Welcome to Ask an Expert Business Series with Misty Lambrecht, the owner of
Webfoot Marketing and Design, shareing valuable insights based on her extensive 15 years of experience in business startups and advising in Lincoln County. Throughout your years in business, you
have likely encountered numerous scams that target businesses on a daily basis.
Today, I want to shed light on a few recurring scams that
have been prevalent in our area, serving as a warning to fellow
business owners. By raising awareness and providing information, we
can better protect ourselves and our businesses from falling victim to
these deceptive practices. Stay tuned as we delve into these scams
and discuss ways to safeguard your business against them.
One scam that has gained notoriety is the poster scale scam. You may
receive a mail claiming that you must purchase certain posters for the
Bureau of Labor to be posted on a specific day. However, they
conveniently fail to mention that these posters can be downloaded for
free from the Bureau of Labor's website. This scam has been particularly
prevalent, especially with the recent increase in minimum wage.
Another popular scam to watch out for is domain slamming. This
scam involves an offending domain name registrar attempting to trick
domain owners into switching from their current registrar to theirs
under the false pretense of renewing their subscription. The Domain
Registry of America (DROA) is a common offender, often using
carefully crafted letters adorned with a large American flag,
conspicuous pricing, and an urgent expiration date. If you receive such
a letter, I recommend discarding it and verifying the renewal details
with your actual domain registrar to avoid unnecessary transfers and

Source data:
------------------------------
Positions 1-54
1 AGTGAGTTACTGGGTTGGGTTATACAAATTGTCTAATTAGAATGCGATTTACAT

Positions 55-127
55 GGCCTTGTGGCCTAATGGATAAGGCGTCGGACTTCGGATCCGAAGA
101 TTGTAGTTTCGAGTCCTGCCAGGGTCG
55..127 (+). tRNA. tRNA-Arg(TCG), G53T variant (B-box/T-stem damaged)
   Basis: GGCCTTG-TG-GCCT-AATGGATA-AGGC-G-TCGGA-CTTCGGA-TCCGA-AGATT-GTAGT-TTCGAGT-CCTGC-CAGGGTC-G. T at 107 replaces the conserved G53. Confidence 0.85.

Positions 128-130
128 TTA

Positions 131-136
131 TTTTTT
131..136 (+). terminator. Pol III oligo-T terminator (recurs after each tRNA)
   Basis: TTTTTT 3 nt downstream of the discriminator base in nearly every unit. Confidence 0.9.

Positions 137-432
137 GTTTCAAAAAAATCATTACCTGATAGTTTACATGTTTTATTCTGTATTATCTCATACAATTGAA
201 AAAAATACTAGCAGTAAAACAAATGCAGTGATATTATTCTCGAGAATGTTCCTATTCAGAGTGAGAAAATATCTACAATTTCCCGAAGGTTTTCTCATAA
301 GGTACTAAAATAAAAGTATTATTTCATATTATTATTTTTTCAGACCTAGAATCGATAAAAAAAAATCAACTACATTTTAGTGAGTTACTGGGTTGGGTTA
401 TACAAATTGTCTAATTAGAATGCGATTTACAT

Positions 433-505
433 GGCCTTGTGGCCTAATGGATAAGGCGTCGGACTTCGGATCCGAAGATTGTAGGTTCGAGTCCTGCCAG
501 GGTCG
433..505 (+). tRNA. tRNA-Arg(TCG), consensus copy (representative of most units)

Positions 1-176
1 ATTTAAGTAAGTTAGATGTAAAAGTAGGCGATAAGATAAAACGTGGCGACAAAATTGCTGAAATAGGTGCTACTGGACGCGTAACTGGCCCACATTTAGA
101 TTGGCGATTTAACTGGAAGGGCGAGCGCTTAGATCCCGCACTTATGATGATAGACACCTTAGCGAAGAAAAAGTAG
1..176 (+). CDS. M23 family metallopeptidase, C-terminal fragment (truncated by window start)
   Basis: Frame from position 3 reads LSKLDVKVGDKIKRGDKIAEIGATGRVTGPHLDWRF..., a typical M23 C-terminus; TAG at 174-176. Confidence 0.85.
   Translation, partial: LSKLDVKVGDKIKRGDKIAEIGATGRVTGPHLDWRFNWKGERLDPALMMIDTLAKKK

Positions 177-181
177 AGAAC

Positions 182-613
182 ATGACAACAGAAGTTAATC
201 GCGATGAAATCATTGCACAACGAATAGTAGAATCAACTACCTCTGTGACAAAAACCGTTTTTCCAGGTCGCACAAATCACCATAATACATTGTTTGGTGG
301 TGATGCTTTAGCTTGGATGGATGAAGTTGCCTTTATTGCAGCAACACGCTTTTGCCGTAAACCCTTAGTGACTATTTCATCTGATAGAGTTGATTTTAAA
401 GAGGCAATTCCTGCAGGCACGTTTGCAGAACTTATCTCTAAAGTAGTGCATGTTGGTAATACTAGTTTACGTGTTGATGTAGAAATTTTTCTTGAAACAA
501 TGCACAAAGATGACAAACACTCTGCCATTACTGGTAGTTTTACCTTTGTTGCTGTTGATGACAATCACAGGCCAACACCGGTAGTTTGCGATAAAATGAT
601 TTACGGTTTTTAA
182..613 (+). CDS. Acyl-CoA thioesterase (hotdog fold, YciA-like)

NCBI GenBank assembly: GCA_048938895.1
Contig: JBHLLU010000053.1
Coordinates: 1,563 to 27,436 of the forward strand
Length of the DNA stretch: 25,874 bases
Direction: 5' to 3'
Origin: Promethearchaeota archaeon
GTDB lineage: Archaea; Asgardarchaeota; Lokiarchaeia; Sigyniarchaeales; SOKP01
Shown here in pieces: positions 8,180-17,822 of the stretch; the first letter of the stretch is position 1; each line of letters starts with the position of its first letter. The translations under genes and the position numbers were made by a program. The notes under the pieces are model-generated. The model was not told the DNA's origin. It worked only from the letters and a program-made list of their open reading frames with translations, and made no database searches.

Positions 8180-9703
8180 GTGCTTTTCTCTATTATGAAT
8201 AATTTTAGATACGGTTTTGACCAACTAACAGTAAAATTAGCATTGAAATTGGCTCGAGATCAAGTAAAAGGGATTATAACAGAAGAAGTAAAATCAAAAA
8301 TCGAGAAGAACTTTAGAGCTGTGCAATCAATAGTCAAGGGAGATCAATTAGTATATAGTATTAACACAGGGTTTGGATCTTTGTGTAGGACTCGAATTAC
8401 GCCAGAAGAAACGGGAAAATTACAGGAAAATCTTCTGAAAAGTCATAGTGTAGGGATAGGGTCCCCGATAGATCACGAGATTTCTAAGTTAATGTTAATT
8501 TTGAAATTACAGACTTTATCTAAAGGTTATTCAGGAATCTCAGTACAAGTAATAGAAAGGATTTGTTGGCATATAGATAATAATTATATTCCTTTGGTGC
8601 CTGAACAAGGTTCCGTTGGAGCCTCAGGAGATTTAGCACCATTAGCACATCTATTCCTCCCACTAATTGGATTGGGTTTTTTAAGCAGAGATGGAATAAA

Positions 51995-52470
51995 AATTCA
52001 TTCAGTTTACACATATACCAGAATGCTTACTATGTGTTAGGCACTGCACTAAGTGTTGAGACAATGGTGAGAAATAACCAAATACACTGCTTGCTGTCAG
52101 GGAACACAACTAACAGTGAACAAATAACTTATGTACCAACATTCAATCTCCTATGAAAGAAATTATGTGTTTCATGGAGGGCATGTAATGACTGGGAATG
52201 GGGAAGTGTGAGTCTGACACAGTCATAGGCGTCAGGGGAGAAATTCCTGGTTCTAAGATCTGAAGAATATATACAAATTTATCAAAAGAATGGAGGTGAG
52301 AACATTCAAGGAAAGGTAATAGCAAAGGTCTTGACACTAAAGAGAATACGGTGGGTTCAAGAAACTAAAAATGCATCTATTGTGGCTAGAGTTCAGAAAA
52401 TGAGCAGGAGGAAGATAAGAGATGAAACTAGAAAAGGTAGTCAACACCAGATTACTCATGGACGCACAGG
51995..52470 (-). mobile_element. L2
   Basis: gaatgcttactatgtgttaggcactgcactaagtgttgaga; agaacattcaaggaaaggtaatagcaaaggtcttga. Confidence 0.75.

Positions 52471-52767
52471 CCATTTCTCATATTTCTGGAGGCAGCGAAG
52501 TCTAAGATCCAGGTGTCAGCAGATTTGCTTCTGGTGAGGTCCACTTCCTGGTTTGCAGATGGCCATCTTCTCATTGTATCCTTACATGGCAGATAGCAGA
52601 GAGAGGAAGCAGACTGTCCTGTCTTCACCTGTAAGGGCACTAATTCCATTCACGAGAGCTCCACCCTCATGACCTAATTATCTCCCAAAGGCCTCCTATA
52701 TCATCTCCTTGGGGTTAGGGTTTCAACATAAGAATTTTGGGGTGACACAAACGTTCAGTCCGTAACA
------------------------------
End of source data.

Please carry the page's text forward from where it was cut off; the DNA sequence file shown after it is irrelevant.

potential domain loss.
Additionally, there is the business registry renewal scam which involves
solicitation from a company called Assumed Business Name Renewal
Service. Many Oregon businesses perceive this solicitation as
confusing, deceptive, or a scam. The letter warns of an impending
expiration of the assumed business name, citing Oregon law, and
offers to prepare and file necessary renewal documents with the
Secretary of State Corporation Division for an exorbitant fee. However,
the actual fee to renew the business registry is much lower. It is
advisable to disregard this letter and directly contact the Secretary of
State to renew your business registry for the appropriate fee of $100.
These are just a few examples of scams, and there are many others to
be aware of. Beware of Google listing scams that promise you a front-
page spot on Google, as they are not legitimate. Scams involving UPS
claiming they can't find your address are also prevalent, as well as
those charging exorbitant fees for obtaining EIN numbers which are
Exercise extreme caution when it comes to bank scams, as some
have become increasingly sophisticated. There have been cases
where individuals received phone calls claiming their accounts had
been hacked, leading them to click on a link that resembled their
bank's website. However, a slight difference in the website address
indicated it was fraudulent. The person on the call then proceeded to
ask for personal information, including the PIN number. Remember,
your bank will never ask for your PIN number over the phone. If you
encounter this type of scam, hang up immediately and directly call
your bank to report the incident.
Remain vigilant and take proactive measures to protect your business
from these scams. Stay informed, educate your employees, and trust
your instincts when something seems suspicious. Together, we can
safeguard our businesses and maintain a secure environment for all.